- Increased ability of health workers to address the nutrition challenges of women and children, especially girls in county Z
- Increased awareness of trade in solar and wind energy as an opportunity for growth among small and medium sized enterprises in country X
- Improved trade negotiation skills among aboriginal people, especially women, in province Y of country X
- Enhanced abilities of government X to develop laws, policies and institutions that protect the human rights of women in country X
- Increased knowledge and skills among civil-society organizations to advocate for human rights with the government in country X
Immediate outcomes represent the first level of change that intermediaries or beneficiaries experience once implementers start delivering the outputs of a project. For instance, “Increased knowledge of antenatal-care practices by health professionals in region X” may result from the outputs of “Training on antenatal-care practices provided to selected nurses and midwives” and “Mentorship program established for trainee nurses.”
Outputs – Products and services
Box 13 - Definition: Output
Output: Direct products or services stemming from the activities of an organization, policy, program or project.
In Global Affairs Canada’s results chain for international assistance programming, outputs are the direct products or services stemming from the activities of an implementer. For example:
- Demonstration sessions provided to female-smallholder farmers on sustainable-agricultural practices in province Y of country X
- Technical assistance on gender responsive legal instruments (e.g. laws, policies, legislations, model laws and regulations) provided to personnel (f/m) in organization Y of country X
- Water and sanitation facilities built/refurbished in rural areas of country X
- Technical advice provided to education ministry and local governments on gender sensitive, quality education for in-school and out-of-school children in crisis affected province Y
- Gender sensitive skills-development programs and on-the-job coaching on triage, diagnosis and primary healthcare provided to staff (f/m) in regional health centres of country X
- Community volunteers (f/m) trained to disseminate key messages on essential nutrition and hygiene actions in village Y, X, and Z of country X
- Technical assistance on the development of standardized, non-discriminatory admittance criteria and gender equitable teacher-accreditation processes provided to regional ministry of education staff and managers in country Y
- Training on responses to sexual and other forms of gender-based violence provided to field investigative teams (f/m) in province Y of country X
- Nutrition commodities (e.g. supplements) procured and supplied to local hospital in district Y of country X
- Advice provided on gender sensitive communication plans and tools to managers in training institution X of country Y
- Direct assistance for inclusion in school Y of country X provided to at-risk girls and boys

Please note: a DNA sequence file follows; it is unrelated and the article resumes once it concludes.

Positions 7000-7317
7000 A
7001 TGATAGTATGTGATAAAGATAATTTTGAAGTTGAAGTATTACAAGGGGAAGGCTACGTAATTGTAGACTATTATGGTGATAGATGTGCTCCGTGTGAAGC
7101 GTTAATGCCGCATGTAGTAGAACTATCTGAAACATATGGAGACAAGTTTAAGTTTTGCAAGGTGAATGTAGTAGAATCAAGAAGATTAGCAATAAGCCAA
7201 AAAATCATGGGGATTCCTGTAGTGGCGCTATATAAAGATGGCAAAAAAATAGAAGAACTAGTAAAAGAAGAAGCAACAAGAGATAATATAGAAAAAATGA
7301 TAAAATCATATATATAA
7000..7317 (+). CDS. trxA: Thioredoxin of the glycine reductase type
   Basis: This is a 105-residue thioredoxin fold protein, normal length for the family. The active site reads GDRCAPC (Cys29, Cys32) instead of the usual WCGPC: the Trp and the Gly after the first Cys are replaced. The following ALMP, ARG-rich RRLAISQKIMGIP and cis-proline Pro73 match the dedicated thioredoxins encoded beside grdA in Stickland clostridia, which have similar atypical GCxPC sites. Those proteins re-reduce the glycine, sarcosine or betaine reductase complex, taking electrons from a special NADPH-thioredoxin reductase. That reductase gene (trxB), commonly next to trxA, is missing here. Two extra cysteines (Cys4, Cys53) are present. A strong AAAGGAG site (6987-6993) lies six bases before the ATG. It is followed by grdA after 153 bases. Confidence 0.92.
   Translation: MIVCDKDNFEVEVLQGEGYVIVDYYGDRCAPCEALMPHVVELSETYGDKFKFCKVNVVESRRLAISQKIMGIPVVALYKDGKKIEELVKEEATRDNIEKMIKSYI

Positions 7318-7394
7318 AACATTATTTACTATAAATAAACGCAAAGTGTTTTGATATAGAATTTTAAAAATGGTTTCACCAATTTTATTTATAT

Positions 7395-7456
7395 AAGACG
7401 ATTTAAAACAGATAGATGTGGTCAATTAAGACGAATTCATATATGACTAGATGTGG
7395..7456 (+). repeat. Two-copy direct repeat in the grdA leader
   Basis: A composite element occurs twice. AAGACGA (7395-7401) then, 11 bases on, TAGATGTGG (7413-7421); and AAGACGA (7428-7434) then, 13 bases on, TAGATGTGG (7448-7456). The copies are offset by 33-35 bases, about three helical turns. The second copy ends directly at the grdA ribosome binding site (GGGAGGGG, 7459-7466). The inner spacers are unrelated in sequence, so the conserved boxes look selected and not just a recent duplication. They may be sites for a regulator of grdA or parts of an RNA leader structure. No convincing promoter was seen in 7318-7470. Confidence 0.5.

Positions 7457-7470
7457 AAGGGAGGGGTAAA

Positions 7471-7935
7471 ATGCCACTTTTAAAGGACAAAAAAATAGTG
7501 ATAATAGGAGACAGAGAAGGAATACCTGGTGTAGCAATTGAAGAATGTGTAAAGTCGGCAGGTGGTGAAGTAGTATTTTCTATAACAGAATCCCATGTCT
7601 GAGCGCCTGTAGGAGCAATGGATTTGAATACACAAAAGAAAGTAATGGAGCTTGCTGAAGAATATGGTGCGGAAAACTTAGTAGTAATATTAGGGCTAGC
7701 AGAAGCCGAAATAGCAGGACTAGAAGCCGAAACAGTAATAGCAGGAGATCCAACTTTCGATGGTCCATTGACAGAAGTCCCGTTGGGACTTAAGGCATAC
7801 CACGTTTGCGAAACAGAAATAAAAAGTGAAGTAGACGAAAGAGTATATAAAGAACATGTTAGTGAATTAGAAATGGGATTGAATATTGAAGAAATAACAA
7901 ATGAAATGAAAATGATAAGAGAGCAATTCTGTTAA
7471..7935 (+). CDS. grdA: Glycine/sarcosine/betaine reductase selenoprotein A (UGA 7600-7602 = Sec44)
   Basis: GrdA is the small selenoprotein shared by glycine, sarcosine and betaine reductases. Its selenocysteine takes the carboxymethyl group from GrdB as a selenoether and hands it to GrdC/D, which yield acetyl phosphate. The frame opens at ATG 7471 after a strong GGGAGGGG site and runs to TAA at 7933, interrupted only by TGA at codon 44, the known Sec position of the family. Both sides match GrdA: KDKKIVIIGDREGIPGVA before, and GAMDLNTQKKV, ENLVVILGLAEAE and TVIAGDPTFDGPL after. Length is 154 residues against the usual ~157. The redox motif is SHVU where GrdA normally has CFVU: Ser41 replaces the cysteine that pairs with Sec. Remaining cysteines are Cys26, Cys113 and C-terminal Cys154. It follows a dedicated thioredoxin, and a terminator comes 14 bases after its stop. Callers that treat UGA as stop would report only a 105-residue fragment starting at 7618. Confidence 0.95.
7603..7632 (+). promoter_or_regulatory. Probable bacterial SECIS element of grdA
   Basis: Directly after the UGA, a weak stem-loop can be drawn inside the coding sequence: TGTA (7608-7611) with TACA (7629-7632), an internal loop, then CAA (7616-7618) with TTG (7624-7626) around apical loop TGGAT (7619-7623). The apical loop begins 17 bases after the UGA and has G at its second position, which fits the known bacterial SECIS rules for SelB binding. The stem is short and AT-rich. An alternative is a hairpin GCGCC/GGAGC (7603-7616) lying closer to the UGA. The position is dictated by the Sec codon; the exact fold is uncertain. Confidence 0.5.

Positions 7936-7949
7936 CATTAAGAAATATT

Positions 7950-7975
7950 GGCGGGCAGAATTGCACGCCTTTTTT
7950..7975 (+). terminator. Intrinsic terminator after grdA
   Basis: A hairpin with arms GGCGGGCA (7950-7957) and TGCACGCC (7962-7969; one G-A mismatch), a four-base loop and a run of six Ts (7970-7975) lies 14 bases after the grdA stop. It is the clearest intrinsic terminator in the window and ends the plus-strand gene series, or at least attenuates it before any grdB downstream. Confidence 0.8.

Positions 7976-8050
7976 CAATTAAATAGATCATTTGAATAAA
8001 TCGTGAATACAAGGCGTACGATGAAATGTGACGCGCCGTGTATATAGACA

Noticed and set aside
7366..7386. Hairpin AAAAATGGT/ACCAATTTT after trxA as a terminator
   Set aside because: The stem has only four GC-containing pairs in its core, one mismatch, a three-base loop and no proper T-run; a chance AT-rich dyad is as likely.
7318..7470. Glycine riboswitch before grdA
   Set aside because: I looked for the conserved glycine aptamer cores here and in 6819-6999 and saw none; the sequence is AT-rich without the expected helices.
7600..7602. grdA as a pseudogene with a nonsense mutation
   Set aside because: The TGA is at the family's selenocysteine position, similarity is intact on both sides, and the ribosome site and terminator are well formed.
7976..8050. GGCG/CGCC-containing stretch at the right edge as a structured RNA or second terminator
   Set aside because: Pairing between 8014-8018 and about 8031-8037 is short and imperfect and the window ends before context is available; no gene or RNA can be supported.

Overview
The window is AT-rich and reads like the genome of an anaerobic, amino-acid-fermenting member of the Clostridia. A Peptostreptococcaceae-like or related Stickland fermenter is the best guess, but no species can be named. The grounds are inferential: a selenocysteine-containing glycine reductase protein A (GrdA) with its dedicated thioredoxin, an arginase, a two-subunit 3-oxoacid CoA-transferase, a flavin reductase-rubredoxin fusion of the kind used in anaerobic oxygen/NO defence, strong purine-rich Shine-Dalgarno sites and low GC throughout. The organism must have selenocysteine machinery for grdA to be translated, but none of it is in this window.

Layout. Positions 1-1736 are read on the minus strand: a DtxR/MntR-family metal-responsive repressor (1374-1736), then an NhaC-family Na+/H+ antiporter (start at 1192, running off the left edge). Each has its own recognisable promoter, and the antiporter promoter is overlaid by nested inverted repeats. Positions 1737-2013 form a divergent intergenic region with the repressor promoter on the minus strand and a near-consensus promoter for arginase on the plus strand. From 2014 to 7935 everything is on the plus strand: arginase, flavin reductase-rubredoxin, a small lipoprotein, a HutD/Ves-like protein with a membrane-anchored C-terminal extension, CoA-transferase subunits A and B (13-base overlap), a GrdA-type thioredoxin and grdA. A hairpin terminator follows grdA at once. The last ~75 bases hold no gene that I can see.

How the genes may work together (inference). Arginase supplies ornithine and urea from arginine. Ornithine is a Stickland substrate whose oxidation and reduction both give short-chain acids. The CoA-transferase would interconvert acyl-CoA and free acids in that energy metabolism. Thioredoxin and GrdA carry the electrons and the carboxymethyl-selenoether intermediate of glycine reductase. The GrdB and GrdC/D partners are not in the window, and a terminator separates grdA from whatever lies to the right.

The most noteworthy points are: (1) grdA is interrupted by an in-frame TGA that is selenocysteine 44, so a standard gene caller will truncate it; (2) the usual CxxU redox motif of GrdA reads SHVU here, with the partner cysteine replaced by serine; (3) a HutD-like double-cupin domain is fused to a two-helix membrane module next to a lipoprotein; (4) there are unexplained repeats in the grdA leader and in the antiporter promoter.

Box 14 - Definition: Activities
Activities: Actions taken or work performed through which inputs are mobilized to produce outputs.
In Global Affairs Canada-funded projects, activities are the direct actions taken or work performed by project implementers. Activities unpack an output into the set of tasks required to complete it. There can be more than one activity per output. For instance:
Example No. 1
Output: Gender sensitive skills development programs and on-the-job coaching on triage, diagnosis and primary health care provided to staff (f/m) in regional health centres of country Y
- Conduct needs assessment, including consultations with male and female staff
- Design gender sensitive training material
- Deliver training to male and female staff in regional health centres
- Develop on-the-job coaching plan with regional health centres
- Conduct ongoing on-the-job coaching with selected male and female staff
Example No. 2
Output: Training on responses to sexual and other forms of gender-based violence provided to field investigative teams in province Y of country X
- Develop training curriculum and materials for field investigative teams on the prevention of sexual and other forms of gender-based violence
- Deliver training to field investigative teams on the prevention of sexual and other forms of gender-based violence
Box 15 - Definition: Inputs
Inputs: The financial, human, material and information resources used to produce outputs through activities in order to accomplish outcomes.
Together, inputs, activities and outputs represent “how” implementers will work to achieve a project’s expected outcomes.
Figure 2 - Global Affairs Canada's Results Chain
Ultimate Outcome: Change in state, conditions or well-being of ultimate beneficiaries (not surrounding circumstances).
Considerations: Why are we doing this? What changes in state, conditions or wellbeing (not surrounding circumstances) will the ultimate beneficiaries (rights holders) experience?